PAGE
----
coin a phrase


coin a phrase


  • as one might say
  • to create or invent a new phrase, saying etc.
  • something said before using a popular expression or before saying some variation of an expression
  • to ‘ironically’ express some phrase
  • to repeat and expression, quotation, etc.

Example Sentences

  1. She was, to coin a phrase, as clever as fox.
  2. Sportsmen, to coin a phrase, have become spiteful competitors
  3. Nowadays our media is nothing more than, to coin a phrase, misrepresentation of actual facts.
  4. To hike and camp in the peaceful wilderness is, to coin a phrase, equivalent to getting reborn.
  5. Corrupt politicians through public displays of concern and generosity try to prove that they are, to coin a phrase, pious and innocent.
  6. Oh you know, he is always happy as a lark, to coin a phrase.


The roots of this phrase date back to the early 14th century where dies where used to make coins by stamping it on sheet metal in a process popularly known as ‘minting’. These dies were called coins and therefore ‘coining’ gradually got associated with ‘invention’.

Although variations of the phrase can be seen in literature of George Puttenham (1589) and W. Shakespeare (1607), the exact usage of the phrase (as we know it today) seems to have originated in American Literature with the earliest recorded use being in the ‘The Southport American’ newspaper in 1848.

Share your opinions8 Opinions

I thought Coin a phrase was in fact from the printers Quoin a phrase where type was set and and locked into a chase with quoin keys

‒ John RICHARDSON June 6, 2023

Coining a phrase means counterfeiting the phrase which has already been produced. (Coining originally meant counterfeiting.)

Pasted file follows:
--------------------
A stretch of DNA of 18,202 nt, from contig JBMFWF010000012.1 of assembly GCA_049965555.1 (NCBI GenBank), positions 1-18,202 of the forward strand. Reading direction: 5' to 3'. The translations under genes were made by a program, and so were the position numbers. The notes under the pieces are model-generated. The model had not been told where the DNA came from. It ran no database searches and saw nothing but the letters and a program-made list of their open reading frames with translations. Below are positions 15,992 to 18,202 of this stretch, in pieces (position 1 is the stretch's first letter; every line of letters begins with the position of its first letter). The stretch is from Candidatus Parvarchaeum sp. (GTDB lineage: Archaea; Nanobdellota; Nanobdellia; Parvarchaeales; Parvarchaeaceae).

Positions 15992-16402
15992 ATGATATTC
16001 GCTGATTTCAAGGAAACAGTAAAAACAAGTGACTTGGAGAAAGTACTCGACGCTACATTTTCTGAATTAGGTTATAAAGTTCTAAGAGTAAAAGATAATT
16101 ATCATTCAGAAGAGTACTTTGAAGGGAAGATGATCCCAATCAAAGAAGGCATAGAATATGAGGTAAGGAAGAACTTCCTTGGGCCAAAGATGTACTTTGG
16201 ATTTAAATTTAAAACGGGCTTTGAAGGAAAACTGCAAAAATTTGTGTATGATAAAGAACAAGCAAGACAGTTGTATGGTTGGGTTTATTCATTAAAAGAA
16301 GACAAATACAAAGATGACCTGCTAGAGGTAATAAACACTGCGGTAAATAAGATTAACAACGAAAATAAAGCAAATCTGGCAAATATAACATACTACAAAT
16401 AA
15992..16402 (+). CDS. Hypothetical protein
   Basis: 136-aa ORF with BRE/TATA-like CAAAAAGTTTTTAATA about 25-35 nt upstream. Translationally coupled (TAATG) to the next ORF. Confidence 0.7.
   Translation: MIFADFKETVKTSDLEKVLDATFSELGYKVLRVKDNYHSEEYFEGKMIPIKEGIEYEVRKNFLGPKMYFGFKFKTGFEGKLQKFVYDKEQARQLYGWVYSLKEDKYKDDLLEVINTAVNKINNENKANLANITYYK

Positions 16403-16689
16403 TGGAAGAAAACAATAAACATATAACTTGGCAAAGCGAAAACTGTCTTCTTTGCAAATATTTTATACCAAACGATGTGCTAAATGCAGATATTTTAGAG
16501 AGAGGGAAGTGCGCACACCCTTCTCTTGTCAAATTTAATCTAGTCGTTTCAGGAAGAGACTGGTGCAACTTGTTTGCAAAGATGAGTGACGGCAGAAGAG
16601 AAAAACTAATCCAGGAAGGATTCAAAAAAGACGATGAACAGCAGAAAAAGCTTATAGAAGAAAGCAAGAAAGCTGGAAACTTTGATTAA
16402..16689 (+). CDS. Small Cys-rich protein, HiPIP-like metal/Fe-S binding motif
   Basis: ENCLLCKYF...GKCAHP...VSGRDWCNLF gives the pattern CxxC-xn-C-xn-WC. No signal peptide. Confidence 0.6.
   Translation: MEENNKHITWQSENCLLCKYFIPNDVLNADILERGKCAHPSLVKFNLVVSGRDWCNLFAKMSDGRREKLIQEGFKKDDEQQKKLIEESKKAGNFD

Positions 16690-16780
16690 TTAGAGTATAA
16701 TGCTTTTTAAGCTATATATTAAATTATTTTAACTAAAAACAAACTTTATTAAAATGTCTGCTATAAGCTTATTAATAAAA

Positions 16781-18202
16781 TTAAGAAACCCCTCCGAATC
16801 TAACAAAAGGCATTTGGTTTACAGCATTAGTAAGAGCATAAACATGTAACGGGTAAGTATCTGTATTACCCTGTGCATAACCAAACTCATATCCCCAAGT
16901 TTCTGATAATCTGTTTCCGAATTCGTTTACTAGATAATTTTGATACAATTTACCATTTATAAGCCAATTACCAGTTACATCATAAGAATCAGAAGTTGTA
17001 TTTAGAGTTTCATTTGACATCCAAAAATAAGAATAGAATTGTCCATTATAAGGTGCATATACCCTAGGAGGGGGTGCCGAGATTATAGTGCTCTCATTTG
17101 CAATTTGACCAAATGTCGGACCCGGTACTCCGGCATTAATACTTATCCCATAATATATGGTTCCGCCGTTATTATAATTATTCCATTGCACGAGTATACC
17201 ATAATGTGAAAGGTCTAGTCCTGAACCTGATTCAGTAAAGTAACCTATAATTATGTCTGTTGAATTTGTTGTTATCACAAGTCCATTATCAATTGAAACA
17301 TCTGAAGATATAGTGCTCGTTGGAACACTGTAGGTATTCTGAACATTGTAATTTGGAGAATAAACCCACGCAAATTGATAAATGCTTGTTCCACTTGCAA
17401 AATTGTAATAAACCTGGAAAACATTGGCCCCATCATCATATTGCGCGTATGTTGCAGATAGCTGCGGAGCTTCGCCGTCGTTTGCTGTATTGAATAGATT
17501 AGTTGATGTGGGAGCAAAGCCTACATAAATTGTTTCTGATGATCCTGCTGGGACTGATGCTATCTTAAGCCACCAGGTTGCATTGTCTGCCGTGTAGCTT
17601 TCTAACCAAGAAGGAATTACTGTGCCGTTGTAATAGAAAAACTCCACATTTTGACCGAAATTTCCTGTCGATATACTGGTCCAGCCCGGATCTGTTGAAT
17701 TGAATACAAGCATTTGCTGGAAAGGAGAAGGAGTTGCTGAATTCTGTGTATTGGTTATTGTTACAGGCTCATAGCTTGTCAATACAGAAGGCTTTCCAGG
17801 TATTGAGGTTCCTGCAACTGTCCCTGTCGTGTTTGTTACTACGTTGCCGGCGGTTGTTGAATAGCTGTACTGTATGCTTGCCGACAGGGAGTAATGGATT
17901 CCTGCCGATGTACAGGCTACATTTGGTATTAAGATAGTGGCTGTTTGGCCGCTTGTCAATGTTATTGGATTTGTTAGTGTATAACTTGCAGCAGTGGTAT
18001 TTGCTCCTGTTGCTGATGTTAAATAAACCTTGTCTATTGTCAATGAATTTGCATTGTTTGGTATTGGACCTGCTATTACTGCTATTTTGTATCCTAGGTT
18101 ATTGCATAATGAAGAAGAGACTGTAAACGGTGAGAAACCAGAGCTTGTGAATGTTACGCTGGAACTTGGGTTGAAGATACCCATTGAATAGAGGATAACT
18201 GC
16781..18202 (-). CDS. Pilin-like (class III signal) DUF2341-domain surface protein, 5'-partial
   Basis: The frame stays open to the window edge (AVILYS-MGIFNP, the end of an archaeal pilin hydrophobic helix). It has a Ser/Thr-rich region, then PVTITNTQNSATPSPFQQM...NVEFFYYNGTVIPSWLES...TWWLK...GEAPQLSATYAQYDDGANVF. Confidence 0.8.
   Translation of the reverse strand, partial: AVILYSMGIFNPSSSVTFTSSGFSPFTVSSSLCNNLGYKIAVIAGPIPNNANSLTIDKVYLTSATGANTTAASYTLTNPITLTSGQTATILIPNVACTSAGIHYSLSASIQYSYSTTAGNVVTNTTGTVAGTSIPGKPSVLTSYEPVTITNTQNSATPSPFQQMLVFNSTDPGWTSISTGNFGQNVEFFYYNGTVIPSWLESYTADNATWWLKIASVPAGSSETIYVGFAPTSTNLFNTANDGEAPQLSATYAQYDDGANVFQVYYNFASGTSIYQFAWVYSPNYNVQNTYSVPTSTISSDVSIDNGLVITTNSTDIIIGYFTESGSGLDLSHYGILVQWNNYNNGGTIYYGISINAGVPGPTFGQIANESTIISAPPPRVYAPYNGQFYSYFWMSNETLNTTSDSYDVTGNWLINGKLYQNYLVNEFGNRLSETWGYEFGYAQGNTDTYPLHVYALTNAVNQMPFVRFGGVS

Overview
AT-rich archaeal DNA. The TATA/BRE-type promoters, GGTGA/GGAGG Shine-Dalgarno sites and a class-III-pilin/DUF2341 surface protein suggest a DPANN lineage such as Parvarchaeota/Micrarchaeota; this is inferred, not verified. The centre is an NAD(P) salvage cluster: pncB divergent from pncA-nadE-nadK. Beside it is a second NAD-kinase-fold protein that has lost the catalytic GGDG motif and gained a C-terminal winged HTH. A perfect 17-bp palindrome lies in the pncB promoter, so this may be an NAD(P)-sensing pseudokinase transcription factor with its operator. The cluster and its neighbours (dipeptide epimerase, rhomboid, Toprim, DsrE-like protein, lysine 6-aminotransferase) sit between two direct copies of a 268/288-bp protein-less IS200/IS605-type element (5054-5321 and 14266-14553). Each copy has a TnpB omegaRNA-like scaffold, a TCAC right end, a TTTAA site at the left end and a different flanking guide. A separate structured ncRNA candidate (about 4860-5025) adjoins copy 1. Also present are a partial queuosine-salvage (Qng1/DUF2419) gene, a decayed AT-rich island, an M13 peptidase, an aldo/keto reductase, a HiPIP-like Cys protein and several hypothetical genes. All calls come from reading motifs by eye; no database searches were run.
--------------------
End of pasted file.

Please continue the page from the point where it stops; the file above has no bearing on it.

‒ Mr C T McVey May 15, 2022

On the 9/11 plane crash in PA they keep saying “he” coined (quoined) a phrase as if he made it up on the spot and its been something that black people have been saying since at least the 70s. I think the correct statement would be “he repeated the phrase.” No disrespect to the courageous people who lost their lives that day.

‒ P. September 11, 2021

I think it comes from printing. A letterpress coin (although it is spelled quoin) is a wedge thingy that holds the letters in place on a printing press. So to quoin a phrase would be to set a phrase or sentence into print.

‒ Glenn February 15, 2021

It should be “to quote a phrase.”

Over the years “to coin a phrase” became a substitute for “to quote a phrase.” As per the explanation here when you “coin” something you’re making it brand new, as they did when they stamped the metal into a new coin.

To quote a phrase is the correct term I believe.

‒ Rico January 28, 2021

To me it sounds like stamping a phrase on a coin, “in god we trust” per-say, it then became well known.

‒ Jay November 30, 2020

The association with invention is the ironic part I believe.

‒ Hadley July 14, 2020

To ” coin a phrase ” the explanation does not make it for me. I understand when they use the word minting or stamping. Did they stamp each coin with a different phrase? That would make sense. To use the word invention , in my mind is not a phrase.

‒ Bernardine Kennedy May 18, 2020

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